"The Wild Bunch"--not to be associated with Butch Cassidy and his Wyoming outlaw gang--is the type of action-western that meets with favorable b.o. reaction in regular as well as oater situations. William Holden and Ernest Borgnine are among draw-names that head the cast of the Phil Feldman production, loaded with exploitation ingredients.
“The Wild Bunch”–not to be associated with Butch Cassidy and his Wyoming outlaw gang–is the type of action-western that meets with favorable b.o. reaction in regular as well as oater situations. William Holden and Ernest Borgnine are among draw-names that head the cast of the Phil Feldman production, loaded with exploitation ingredients.
Film at 145 minutes is far over-length, and should be tightened extensively, particularly in first half. After a bang-up and exciting opening, it appears that scripters lost sight of their narrative to drag in Mexican songs, dancing and way of life, plus an overage of dialog, to the detriment of action. Cuss-words crop up so often that frequently they drown out normal dialog, but they’re all in character and probably will get by despite some pretty salty language.
Plotwise, this WB-7A release is regulation stuff, focusing on a small band of outlaws headed by William Holden who hijack a U.S. ammunition train crossing the border into Mexico in 1913 to supply the revolutionary army of Pancho Villa, then fighting President Huerta. Actually, the story is two-pronged. Holden and his men go their way of outlawry and Robert Ryan, former member of Holden’s gang and temporarily-released convict, tracks down his former chief to ‘buy’ his freedom from jail.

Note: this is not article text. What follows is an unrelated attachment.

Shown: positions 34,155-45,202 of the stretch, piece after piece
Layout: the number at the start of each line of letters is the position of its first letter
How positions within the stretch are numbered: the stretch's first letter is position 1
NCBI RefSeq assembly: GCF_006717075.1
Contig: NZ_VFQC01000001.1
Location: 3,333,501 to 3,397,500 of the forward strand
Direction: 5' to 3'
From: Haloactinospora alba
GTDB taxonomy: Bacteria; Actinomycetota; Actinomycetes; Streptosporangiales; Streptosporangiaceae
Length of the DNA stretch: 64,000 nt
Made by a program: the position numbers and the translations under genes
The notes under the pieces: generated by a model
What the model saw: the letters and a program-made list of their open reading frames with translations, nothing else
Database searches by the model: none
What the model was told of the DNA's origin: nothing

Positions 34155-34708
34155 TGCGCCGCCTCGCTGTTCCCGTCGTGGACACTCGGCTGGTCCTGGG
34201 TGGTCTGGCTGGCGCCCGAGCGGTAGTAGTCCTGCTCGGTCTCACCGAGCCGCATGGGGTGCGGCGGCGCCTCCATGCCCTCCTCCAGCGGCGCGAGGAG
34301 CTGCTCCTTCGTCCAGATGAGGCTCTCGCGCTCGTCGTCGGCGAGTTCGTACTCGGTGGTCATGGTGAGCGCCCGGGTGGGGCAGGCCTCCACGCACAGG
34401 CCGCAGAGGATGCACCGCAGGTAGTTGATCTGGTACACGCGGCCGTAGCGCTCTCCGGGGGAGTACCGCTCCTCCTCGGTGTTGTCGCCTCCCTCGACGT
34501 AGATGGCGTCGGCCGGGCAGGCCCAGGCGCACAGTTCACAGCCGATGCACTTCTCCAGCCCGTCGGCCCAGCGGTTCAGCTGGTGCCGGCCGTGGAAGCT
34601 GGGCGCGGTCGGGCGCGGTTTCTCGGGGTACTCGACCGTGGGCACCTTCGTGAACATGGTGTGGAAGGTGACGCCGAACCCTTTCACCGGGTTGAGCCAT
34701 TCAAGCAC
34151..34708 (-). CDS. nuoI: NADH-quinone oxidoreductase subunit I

Screenplay by Walon Green and Sam Peckinpah, based on a story by Green and Roy N. Sickner, builds suspensefully when action finally starts along about the middle of Technicolor film. Peckinpah’s forceful direction is a definite asset, particularly in later sequences in which Holden deals with a vicious Mexican general over the hijacked guns and ammo. There are numerous touches which add to overall realism, some of the killing done in slow-motion to give added emphasis to these scenes, and a spectacular sequence showing horses and men falling into the river after a bridge had been dynamited. It all adds up to much violence, especially in the finale.
Holden goes into character for his role and handles assignment expertly. Borgnine delivers his usual brand of acting as former’s aide and Ryan is dramatically efficient as Holden’s hunter. Edmond O’Brien also is a standout as an oldtimer-member of the gang and Jaime Sanchez is outstanding as the only Mexican gang member. Emilio Fernandez as the general, Warren Oates and Ben Johnson as other outlaws likewise appear colorful. Late Albert Dekker makes his final appearance as a railroad official who hold’s Ryan’s freedom in his hands.
Technically, the feature is of high quality, particularly color photography of Lucien Ballard, music by Jerry Fielding, art direction by Edward Carrere, special effects by Bud Hulburd. Louis Lombardo’s editing in second half also is commendable.
1969: Nominations: Best Original Story & Screenplay, Original Music Scoore